Spinal cord stimulation and physical therapy have helped a man paralyzed since 2013 regain his ability to stand and walk with assistance. The results, achieved in a research collaboration between Mayo Clinic and UCLA, are reported in Nature Medicine.
With an implanted stimulator turned on, the man, Jered Chinnock, was able to step with a front-wheeled walker while trainers provided occasional assistance. He made 113 rehabilitation visits to Mayo Clinic over a year, and achieved milestones during individual sessions:
- Total distance: 111 yards (102 meters) — about the length of a football field
- Total number of steps: 331
- Total minutes walking with assistance:16 minutes
- Step speed: 13 yards per minute (0.20 meters per second)
“What this is teaching us is that those networks of neurons below a spinal cord injury still can function after paralysis,” says Kendall Lee, M.D., Ph.D., co-principal investigator, neurosurgeon and director of Mayo Clinic’s Neural Engineering Laboratories.
In the study, Chinnock’s spinal cord was stimulated by an implanted electrode, enabling neurons to receive the signal that he wanted to stand or step.
“Now I think the real challenge starts, and that’s understanding how this happened, why it happened, and which patients will respond, says Kristin Zhao, Ph.D., co-principal investigator and director of Mayo Clinic’s Assistive and Restorative Technology Laboratory.
Currently, as a safety precaution, Chinnock takes steps only under the supervision of the research team.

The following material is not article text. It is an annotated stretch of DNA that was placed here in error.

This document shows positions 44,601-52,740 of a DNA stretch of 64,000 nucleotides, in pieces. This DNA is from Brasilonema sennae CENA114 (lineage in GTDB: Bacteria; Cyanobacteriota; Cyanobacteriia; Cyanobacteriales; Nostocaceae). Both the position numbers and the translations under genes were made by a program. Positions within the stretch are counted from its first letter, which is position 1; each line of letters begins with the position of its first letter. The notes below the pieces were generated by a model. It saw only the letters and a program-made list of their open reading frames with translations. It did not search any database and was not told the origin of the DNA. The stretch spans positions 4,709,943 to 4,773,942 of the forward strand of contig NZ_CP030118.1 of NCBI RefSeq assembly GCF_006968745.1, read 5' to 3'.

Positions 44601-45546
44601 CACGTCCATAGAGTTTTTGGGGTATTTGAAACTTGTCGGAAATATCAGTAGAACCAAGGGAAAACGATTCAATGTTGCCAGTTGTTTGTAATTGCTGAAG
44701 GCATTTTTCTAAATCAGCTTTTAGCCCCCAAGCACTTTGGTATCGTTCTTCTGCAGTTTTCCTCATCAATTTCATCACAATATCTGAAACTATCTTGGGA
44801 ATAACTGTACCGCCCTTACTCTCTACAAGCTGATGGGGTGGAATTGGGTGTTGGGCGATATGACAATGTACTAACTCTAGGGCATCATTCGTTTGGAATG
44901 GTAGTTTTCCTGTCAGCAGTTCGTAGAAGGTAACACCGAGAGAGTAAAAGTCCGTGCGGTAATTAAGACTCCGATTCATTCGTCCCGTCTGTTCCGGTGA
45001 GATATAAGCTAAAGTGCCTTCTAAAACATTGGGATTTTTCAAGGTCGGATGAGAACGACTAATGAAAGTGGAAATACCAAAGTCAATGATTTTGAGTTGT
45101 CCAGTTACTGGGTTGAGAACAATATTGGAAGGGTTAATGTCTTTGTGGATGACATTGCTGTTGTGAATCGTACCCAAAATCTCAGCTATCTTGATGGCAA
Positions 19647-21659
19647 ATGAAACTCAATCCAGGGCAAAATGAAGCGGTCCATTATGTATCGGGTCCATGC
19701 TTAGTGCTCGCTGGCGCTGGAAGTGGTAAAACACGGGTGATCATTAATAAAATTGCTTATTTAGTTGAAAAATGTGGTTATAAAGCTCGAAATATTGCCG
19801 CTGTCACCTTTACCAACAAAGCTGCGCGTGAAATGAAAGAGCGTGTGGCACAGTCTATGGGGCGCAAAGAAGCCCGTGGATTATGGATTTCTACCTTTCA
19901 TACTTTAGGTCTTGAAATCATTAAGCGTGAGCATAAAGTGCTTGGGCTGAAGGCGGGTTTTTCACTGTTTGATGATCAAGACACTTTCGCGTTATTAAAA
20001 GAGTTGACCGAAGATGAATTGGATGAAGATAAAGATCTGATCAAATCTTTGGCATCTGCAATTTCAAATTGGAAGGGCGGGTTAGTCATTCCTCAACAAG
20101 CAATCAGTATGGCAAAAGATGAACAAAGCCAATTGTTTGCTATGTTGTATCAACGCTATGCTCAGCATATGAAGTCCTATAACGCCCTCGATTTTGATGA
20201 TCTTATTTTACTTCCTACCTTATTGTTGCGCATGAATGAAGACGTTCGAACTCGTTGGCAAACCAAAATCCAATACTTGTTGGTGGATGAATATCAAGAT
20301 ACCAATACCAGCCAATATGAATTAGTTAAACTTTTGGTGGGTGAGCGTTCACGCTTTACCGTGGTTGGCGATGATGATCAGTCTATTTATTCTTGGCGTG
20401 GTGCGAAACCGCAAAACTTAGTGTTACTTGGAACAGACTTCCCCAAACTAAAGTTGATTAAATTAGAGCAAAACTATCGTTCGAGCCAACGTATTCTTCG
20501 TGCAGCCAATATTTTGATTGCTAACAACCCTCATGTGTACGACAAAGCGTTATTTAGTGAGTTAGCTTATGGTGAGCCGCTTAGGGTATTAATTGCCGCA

Chinnock, now 29, injured his spinal cord at the thoracic vertebrae in the middle of his back in a snowmobile accident in 2013. He was diagnosed with a complete loss of function below the spinal cord injury, meaning he could not move or feel anything below the middle of his torso.
In the study, which began in 2016, Chinnock participated in 22 weeks of physical therapy and then had an electrode surgically implanted by Dr. Lee and his Mayo Clinic neurosurgery team.
The implant sits in the epidural space — the outermost part of the spinal canal — at a specific location below the injured area. The electrode connects to a pulse generator device under the skin of Chinnock’s abdomen and communicates wirelessly with an external controller. Mayo Clinic received permission from the U.S. Food and Drug Administration to use the device for a condition not covered by its FDA-approved label.
The research team then tried to determine if Chinnock could stand and walk with assistance. During 113 rehabilitation sessions, the researchers adjusted stimulation settings, trainer assistance, harness support and speed of the treadmill to allow him maximum independence.
The research demonstrated that Chinnock was able to walk over ground using a front-wheeled walker and step on a treadmill placing his arms on support bars to help with balance. However, when stimulation was off, Chinnock remained paralyzed.
In the first week, Chinnock used a harness to lower his risk of falling and to provide upper body balance. Trainers were positioned at his knees and hips to help him stand, swing his legs and shift his weight. Because Chinnock did not regain sensation, he initially used mirrors to view his legs, and trainers described leg position, movement and balance. By week 25, he did not need a harness, and trainers offered only occasional help. By the end of the study period, he learned to use his entire body to transfer weight, maintain balance and propel forward, requiring minimal verbal cues and periodic glances at his legs.